A new paper from the Laboratory reports on the degree of connectivity in blue marlin populations across the Pacific Ocean using genomic markers (6204 SNP and 17 microsatellite loci) . It provides much-needed new information for the management of this highly migratory and highly sought-after species.
A new analysis from the Molecular Fisheries Laboratory has been published. It compares simulated and empirical genetic data to refute the idea of a single, long-distance migration event for a commerically-important species in Queensland (Mugil cephalus) and demonstrates the feasibility of spatially-realistic ecological-genetic scenario testing.
While the majority have no issues, a few people are having trouble downloading software. We think that occasionally the server has exceptionally slow download speeds. This leads to get empty folders or software that doesn’t execute. If this happens, try downloading at another time. If that doesn’t work, use the Contact Us page and I […]
“Sweepstakes reproductive success is absent in a New Zealand snapper (Chrysophrus auratus) population protected from fishing despite ‘tiny’ Ne/N ratios elsewhere” is available as early on-line from Molecular Ecology. Here is the link.
Congratulations to MFL senior fellow and ABARES scientist Andy Moore who received $1,072,045 from the Fisheries Research and Development Corporation (FRDC) to conduct a National Social and Economic Survey of Recreational Anglers in conjunction with the University of Canberra. The study will commence early 2019 and run for 12 months. The survey will collect information […]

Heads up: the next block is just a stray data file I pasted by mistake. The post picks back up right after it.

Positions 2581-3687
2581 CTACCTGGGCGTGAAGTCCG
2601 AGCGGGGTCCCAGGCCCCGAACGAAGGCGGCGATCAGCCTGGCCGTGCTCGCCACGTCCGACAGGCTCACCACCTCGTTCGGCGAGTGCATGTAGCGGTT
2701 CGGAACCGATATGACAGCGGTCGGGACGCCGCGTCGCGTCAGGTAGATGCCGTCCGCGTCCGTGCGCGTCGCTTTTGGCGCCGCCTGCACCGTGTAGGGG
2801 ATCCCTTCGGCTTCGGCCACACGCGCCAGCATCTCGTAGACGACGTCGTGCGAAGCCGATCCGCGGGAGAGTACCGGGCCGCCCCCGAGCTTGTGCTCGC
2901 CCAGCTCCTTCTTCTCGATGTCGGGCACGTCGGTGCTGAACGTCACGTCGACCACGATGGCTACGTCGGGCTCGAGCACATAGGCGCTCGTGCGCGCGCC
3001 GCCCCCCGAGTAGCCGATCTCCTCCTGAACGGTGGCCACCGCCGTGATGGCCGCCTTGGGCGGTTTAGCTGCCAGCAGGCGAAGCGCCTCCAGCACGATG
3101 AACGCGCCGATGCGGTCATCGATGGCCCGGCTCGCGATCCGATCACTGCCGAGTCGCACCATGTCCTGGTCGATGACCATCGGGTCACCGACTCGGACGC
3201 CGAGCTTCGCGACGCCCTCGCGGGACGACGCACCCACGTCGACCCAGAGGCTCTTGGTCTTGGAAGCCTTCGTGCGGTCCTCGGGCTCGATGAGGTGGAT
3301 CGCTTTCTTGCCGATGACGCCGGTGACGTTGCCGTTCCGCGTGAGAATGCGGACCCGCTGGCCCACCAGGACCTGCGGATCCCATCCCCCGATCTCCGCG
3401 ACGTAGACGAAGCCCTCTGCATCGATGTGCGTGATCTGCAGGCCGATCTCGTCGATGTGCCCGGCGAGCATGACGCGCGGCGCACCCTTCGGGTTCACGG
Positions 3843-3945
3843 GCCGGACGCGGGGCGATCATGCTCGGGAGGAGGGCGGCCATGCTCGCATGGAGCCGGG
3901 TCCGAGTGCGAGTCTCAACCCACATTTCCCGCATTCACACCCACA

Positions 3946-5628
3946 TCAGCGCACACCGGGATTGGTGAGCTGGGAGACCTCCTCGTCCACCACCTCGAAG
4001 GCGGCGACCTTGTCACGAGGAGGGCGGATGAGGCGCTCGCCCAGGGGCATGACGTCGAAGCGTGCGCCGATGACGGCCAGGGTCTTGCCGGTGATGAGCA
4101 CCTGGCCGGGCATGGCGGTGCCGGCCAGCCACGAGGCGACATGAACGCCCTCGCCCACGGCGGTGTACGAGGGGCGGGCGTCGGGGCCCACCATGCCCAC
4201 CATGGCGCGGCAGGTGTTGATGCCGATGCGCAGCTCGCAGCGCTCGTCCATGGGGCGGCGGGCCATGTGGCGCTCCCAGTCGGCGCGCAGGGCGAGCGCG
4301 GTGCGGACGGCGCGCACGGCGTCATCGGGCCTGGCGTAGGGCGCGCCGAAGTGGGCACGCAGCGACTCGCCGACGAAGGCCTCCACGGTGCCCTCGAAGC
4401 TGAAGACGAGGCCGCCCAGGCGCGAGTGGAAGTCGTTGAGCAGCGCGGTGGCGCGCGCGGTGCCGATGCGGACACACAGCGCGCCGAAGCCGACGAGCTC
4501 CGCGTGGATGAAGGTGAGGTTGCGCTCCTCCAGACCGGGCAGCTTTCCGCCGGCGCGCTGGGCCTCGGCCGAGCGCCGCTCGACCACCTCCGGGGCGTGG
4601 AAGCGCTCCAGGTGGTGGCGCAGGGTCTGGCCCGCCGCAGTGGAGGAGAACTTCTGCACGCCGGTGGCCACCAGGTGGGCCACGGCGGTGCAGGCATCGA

Ever wondered about the effective population size of your favourite species? NeOGen allows you to make a population of many thousands of individuals matching a species with overlapping generations and the life-history characters that you enter. Once you set this up, you can try different sampling schemes (varying numbers of individuals and genetic loci) to […]
Jess Morgan (pictured) led this large collaborative study on the population genetics of pink snapper in eastern Australia. The open access version of the published work can be downloaded from here.
Sam Williams completed his PhD project on black marlin, and graduated from the University of Queensland in December 2018. Read his thesis here. Pictured with Jenny Ovenden (one of his three supervisors).